Posted by Big Gav
Alex at WorldChanging has a post extolling the economic virtues of the new bright green economy versus the old extractive and polluting industries that are slowly dieing - Bright Green Action as Economic Development Strategy.
Throughout much of the developed world, but especially in North America, the debate about sustainability is routinely framed as a trade-off between the environment and the economy. The problem is, no such trade-off exists.
Certainly, there are big industries (like coal, oil, manufacture of cheap disposable consumer goods, fast food franchises, auto manufacturing) that will take a big hit as we move into a low-energy, low-carbon, zero-waste future. Many people will lose their jobs, and places that remain deeply committed to those industries are in for decades of suffering.
But here's the blunt reality: those industries, jobs and places are toast already. They are the walking dead. Nothing we do, on any scale or at any sacrifice, will save them, even in the medium term -- and the more money we spend trying, the worse off our economies as a whole will be. The old economy is dead.
Of course, those with money invested in that economy have been doing everything they can -- spending many billions on lobbying, propaganda campaigns and political bribes -- to convince us that they are the economy, and that anything that hurts them will damage the prosperity of the rest of us (and that therefore we should continue spending vast sums of our taxes subsidizing their industries, protecting their supply lines abroad and paying the environmental and health burdens their business models saddle us with... not to mention the catastrophes they're leaving our children).
If we could filter their propaganda and influence out of our public debate for a day, we'd have a series of national epiphanies: our economic futures are not dependent on these guys, and the quicker we leave these industries behind, the better of we are; in fact, bright green action's not only not a hit to competitiveness, it's the new definition of competitive advantage.
By slashing emissions, developing clean energy, investing in bright green cities, changing agriculture, spurring design and technological innovation and embracing new models of prosperity, we don't just meet our ethical obligations not to destroy the ecological foundations of civilization; we also create the kind of economy that is clearly going to lead the way in the 21st century.
Many people understand already that by doing these things, we save money directly, because energy and materials are expensive, and (all other things being equal) using less of them to generate more economic activity is profitable: money spent making greener profits is not a cost, it's an investment. If you extend your planning horizon out even a few years, a large percentage of the changes we want to see make us money. This is particularly true in talking about big system shifts, like rebuilding auto-dependent communities and investing in clean energy. Much of what we want to do already makes more economic sense, if all the costs are counted (and harmful subsidies eliminated) and the planning time frame is reasonable.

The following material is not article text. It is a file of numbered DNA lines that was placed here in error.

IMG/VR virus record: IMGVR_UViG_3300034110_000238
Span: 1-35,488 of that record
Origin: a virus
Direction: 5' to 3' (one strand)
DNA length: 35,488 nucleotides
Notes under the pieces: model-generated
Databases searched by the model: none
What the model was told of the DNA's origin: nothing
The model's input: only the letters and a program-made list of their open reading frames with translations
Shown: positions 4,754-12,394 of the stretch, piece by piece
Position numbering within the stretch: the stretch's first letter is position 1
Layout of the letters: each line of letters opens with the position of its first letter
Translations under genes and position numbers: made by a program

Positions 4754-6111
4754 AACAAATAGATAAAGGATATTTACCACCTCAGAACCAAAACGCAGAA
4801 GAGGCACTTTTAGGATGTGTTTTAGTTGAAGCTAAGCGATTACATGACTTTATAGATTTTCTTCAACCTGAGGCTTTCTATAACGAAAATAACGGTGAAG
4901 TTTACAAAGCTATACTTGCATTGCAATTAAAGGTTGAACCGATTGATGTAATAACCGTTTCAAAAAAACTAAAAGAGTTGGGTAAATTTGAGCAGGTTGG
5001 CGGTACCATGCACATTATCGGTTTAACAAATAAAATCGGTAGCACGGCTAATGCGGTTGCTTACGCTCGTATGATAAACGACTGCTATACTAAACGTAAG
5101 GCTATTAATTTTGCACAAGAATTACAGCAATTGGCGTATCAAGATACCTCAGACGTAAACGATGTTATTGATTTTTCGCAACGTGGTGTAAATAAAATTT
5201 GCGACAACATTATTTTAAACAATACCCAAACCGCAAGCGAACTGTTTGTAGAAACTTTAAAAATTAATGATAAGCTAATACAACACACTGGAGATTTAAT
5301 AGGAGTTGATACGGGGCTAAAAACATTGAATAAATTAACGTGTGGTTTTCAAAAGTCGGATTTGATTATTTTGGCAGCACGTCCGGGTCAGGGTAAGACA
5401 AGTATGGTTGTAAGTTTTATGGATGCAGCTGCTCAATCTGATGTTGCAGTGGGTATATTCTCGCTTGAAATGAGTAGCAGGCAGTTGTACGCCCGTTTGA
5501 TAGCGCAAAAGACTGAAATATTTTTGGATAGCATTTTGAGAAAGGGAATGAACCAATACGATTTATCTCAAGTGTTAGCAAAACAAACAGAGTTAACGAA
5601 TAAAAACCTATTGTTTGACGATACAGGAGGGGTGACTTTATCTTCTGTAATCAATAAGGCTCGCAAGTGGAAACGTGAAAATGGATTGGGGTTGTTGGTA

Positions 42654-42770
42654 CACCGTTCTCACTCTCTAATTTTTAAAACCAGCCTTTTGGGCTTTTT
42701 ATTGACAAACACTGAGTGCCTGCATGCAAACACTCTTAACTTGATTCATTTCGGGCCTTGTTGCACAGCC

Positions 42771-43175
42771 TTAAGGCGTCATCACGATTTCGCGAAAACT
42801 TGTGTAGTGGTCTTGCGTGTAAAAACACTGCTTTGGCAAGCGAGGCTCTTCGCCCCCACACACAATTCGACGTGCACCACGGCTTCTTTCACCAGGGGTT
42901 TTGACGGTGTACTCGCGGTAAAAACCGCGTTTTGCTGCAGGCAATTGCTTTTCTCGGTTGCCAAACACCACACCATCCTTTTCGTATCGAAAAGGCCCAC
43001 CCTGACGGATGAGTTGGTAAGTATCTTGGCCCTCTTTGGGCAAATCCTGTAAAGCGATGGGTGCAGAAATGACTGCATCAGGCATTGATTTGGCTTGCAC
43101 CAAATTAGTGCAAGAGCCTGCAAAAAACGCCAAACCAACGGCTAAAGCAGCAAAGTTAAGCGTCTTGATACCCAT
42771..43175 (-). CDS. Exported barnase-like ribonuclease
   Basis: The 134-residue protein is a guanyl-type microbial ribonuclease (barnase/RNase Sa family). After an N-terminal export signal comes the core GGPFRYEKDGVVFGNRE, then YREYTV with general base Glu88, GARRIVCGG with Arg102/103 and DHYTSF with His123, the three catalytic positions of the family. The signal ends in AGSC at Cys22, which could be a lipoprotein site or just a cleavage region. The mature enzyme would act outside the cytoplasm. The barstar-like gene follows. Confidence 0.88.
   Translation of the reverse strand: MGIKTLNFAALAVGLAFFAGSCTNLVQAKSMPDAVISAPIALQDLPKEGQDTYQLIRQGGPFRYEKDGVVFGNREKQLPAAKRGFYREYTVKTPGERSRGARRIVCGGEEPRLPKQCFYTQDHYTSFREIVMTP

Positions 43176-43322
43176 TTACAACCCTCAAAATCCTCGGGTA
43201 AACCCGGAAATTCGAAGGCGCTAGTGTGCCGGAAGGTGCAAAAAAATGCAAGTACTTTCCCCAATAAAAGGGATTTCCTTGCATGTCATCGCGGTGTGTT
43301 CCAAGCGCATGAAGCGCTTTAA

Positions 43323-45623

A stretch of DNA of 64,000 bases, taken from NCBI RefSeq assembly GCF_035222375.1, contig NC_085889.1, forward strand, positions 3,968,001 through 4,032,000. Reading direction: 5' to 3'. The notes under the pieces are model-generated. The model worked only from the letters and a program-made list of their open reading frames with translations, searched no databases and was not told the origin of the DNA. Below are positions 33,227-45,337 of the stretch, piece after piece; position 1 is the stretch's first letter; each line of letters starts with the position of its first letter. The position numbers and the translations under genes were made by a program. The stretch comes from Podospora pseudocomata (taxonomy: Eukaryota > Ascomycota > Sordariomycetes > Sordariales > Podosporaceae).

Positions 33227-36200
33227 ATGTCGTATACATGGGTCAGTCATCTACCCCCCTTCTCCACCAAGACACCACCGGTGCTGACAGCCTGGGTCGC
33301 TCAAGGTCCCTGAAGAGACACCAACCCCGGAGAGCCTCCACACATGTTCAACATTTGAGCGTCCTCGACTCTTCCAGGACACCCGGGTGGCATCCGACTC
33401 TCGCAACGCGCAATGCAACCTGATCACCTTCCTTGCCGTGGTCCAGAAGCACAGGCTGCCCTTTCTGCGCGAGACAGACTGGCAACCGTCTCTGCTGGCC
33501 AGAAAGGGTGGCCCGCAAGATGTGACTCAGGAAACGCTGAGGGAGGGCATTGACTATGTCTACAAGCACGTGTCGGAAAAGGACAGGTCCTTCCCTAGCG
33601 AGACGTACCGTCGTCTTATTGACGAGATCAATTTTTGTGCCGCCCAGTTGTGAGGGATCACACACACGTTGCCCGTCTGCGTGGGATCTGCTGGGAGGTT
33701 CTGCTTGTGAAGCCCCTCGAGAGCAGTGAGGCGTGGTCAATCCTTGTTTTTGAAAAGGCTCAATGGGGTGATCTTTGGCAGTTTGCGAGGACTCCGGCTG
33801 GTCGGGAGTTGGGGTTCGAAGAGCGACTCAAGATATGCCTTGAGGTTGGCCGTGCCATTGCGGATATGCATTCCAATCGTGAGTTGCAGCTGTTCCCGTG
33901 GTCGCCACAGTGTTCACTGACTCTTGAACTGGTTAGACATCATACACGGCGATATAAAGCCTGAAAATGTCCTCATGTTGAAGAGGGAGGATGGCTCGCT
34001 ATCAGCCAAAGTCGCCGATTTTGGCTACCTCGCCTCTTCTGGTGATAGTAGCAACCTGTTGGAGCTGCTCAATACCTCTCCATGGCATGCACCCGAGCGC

Many other things, though are not yet directly profitable. Especially where we're pushing the boundaries of the possible, there's a cost to the learning curve. Fewer people yet understand that cost is also an investment, because the knowledge you gain in the process is worth money. Lots of money. In fact, the knowledge gained in being a bold, aggressive first-mover in bright green innovation is itself the industry of the future. The working knowledge of transformational technologies, designs and practices is the economic reward for moving boldly into a bright green future. The speed with which they move is almost certainly going to determine which businesses and regions are globally competitive in coming decades.
In fact, I'm convinced that a regional government sufficiently free of old industry influence would see what seems like us today as an astonishing pace of transformation as the best economic development strategy there is. Raising building codes and design standards to the best known level (and then continuing to raise them, ensuring that local architects, builders, engineers and designers are on the cutting edge of their fields); doing everything possible to encourage dense and walkable urbanism and the development of new walkshed technologies and product-service models (and working to actively revoke subsidies for auto-dependence, from parking to free roads to externalized costs for health and environmental damage); moving now towards zero-waste policies with hefty penalties for products that can't be safely disassembled and recycled; investments in watershed and foodshed management and ecosystem service preservation designed to both secure sustainable access to the essentials of life and promote working insight into better farming, forestry and restoration practices -- the list goes on and on, but the point is the same: all of these things look radical and unrealistic when seen through the filter of the status quo, but are in fact the kinds of actions that will create vibrant, competitive, prosperous places over the next decade.